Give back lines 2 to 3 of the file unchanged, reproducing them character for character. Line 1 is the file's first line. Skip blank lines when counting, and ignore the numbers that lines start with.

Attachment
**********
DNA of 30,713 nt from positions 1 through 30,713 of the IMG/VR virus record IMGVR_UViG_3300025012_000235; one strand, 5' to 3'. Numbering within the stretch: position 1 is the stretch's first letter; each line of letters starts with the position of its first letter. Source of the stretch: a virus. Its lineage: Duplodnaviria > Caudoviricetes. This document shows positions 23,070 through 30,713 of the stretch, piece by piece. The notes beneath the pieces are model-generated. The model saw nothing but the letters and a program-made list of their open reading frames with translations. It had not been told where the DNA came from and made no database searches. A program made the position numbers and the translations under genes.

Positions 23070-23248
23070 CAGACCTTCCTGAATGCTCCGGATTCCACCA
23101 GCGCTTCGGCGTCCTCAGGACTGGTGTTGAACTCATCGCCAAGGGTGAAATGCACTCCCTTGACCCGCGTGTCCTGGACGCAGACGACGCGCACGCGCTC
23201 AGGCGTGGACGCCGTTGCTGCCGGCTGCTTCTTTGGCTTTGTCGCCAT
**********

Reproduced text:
Positions 23070-23248
23070 CAGACCTTCCTGAATGCTCCGGATTCCACCA